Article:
- Groundwater-Smith, S., & Kelly, L. (2010). Learning outside the classroom: A partnership with a difference. In Α. Campbell & S. Groundwater-Smith (Eds.), Connecting inquiry and professional learning in education (pp. 179–191). London: Routledge.Google Scholar
- Hein, G. (1998). Learning in the museum. London: Routledge.Google Scholar
- Holmes, J. (2009). A cloud expedition at dioramas. In A. Scheersoi and S. D. Tunnicliffe (Eds.), The important role of natural history dioramas in biological learning (pp. 15–16). ICOM Natural History Committee Newsletter. No 29.Google Scholar
- Hooper-Greenhill, E. (1994). Who goes to museums? In E. Hooper-Greenhill (Ed.), The educational role of the museum (pp. 47–60). London/New York: Routledge.Google Scholar
- Johnson, S. (2015, March 26). Personal interview.Google Scholar
- Martin, L. (2004). An emerging research framework for studying informal learning and schools. International Journal of Science Education, 88, 71–82.Google Scholar
- Mathewson, D. (2001). Museums and school: An analysis of the education ‘game’. Paper presented in the 18th Biennial Conference of the Australian Association, Canberra.Google Scholar
- Mironer, L. (1996). Les musees d’histoire naturelle dans une typologie des musees. La Lettre de L’ OCIM, 55, 67–71.Google Scholar
- Moussouri, T. (1997). Family agendas and family learning in hands-on museums. Unpublished doctoral thesis. UK: University of Leicester.Google Scholar
- Piscitelli, B., McAndle, F., & Weier, K. (2003). Beyond looks and learns: Investigating, implementing and evaluating interactive learning strategies for young children in museums. Final Report, QUT-Industry Research Project. Brisbane, Australia: Centre for applied studies in early childhood, Queensland University of Technology.Google Scholar
- Powell-Cotton Museum. (2015a). Gallery 1. Retrieved from http://www.quexpark.co.uk/museum/museum-galleries/gallery-1.html. Last accessed 15 Dec 2017.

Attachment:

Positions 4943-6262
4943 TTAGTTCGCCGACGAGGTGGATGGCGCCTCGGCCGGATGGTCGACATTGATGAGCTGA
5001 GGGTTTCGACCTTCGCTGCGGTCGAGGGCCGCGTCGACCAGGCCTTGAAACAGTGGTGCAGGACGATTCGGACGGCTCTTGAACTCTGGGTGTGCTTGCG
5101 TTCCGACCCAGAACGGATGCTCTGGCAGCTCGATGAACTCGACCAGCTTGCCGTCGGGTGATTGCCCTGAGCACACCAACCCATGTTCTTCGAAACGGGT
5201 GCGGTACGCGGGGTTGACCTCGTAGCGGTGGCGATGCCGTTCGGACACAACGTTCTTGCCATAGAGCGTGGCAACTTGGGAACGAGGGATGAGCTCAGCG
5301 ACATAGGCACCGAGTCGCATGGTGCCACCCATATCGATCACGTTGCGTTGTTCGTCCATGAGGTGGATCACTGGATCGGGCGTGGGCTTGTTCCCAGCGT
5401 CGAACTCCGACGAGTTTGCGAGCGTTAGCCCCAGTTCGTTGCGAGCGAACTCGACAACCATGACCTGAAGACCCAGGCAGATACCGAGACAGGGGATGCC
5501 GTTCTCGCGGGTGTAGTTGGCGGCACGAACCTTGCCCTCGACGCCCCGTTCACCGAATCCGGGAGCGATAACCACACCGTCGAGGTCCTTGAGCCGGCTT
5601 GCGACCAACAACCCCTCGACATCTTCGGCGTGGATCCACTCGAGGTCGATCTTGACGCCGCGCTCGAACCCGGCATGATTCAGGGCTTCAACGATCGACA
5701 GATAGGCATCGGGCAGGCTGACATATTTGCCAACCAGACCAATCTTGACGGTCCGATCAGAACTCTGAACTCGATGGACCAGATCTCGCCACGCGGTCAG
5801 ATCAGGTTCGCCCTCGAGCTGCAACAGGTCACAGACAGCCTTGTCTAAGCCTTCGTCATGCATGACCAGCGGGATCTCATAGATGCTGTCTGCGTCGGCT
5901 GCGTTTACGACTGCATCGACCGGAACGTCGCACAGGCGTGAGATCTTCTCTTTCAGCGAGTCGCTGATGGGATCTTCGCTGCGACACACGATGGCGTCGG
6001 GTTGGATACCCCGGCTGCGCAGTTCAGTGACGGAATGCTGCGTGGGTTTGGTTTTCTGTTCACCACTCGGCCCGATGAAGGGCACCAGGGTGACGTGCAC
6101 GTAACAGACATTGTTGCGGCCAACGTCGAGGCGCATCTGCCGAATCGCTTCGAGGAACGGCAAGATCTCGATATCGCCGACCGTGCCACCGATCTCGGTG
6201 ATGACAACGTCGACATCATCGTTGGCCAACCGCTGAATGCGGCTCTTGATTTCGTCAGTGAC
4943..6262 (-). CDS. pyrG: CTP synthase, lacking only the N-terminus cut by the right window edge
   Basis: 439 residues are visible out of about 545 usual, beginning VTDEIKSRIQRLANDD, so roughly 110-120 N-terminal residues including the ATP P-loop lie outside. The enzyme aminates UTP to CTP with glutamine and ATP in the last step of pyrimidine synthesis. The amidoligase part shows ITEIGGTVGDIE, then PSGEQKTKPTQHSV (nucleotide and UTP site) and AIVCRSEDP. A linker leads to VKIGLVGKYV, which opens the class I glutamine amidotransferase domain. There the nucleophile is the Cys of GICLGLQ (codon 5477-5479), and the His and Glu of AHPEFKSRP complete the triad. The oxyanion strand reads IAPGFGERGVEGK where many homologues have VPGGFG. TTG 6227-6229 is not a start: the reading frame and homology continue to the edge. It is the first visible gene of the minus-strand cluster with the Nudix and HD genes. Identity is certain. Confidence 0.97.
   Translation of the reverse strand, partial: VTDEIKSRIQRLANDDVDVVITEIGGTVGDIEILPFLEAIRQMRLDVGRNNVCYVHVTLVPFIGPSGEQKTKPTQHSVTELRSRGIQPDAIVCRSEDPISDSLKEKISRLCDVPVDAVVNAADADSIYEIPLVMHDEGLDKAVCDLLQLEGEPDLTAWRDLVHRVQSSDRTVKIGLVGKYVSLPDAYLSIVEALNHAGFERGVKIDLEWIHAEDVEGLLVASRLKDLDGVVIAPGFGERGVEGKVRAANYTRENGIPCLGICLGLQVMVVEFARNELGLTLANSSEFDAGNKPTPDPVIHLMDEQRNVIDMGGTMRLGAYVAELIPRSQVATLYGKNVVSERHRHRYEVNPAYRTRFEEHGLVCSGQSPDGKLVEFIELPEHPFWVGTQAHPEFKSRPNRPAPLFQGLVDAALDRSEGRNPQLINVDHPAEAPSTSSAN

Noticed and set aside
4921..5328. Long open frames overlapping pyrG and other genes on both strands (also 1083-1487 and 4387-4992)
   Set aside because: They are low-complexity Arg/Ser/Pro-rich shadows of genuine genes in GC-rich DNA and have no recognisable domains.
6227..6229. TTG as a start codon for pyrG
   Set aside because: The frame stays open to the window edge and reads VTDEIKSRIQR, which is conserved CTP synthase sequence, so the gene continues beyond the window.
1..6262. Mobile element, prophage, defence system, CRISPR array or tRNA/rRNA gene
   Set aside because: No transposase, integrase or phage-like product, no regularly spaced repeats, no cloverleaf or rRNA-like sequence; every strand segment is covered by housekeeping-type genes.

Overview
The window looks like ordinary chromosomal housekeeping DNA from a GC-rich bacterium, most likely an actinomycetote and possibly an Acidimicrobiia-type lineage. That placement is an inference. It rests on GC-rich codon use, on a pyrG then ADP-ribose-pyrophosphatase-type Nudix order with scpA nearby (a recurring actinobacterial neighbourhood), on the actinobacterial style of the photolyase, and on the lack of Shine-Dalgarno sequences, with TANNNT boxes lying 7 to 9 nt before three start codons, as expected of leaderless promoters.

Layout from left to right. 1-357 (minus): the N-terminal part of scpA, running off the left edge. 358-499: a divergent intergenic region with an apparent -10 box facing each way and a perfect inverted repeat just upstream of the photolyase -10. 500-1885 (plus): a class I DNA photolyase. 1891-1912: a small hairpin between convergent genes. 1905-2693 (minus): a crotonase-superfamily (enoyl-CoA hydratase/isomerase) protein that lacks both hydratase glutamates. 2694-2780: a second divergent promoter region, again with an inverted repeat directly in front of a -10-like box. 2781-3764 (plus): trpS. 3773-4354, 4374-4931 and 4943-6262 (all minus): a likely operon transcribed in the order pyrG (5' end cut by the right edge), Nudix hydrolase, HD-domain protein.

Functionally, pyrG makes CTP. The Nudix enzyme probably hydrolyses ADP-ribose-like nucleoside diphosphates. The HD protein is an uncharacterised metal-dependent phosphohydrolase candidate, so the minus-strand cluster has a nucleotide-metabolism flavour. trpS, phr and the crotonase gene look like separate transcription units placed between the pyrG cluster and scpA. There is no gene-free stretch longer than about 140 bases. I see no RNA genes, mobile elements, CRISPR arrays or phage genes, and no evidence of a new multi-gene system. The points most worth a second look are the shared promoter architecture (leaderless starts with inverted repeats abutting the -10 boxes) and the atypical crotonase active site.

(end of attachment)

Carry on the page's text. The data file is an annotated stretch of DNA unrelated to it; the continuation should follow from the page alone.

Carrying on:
- Powell-Cotton Museum. (2015b). Gallery 2. Retrieved from http://www.quexpark.co.uk/museum/museum-galleries/gallery-2.html. Last accessed 15 Dec 2017.
- Powell-Cotton Museum. (2015c). Gallery 3. Retrieved from http://www.quexpark.co.uk/museum/museum-galleries/gallery-3.html. Last accessed 15 Dec 2017.
- Powell-Cotton Museum. (2016). Retrieved from http://www.quexpark.co.uk/museum. Last accessed 29 May 2016.
- Robertson, H. L. (2015). The caring museum: New models of engagement with ageing. Edinburgh: Museums Etc.Google Scholar
- Schmitt-Scheersoi, A., Vogt, H., & Naumann, C. (2002). The development of situation interests in an informal learning environment- a visitor evaluation study in an educational exhibition on individuality. Proceedings from the IVth ERIDOB conference biology education for the real world, 22–26 October, Toulouse, France.Google Scholar
- Tunnicliffe, S. D. (1995). Talking about animals: studies of young children visiting zoos, a museum and a farm. Unpublished PhD thesis. London: King’s College.Google Scholar
- Tunnicliffe, S. D., & Scheersoi, A. (2011). Natural history dioramas. Dusty relics or essential tools for learning. In A. Fillippoupoliti (Ed.), Science exhibitions: Communication and evaluation (pp. 186–217). Edinburgh: Museum Etc.Google Scholar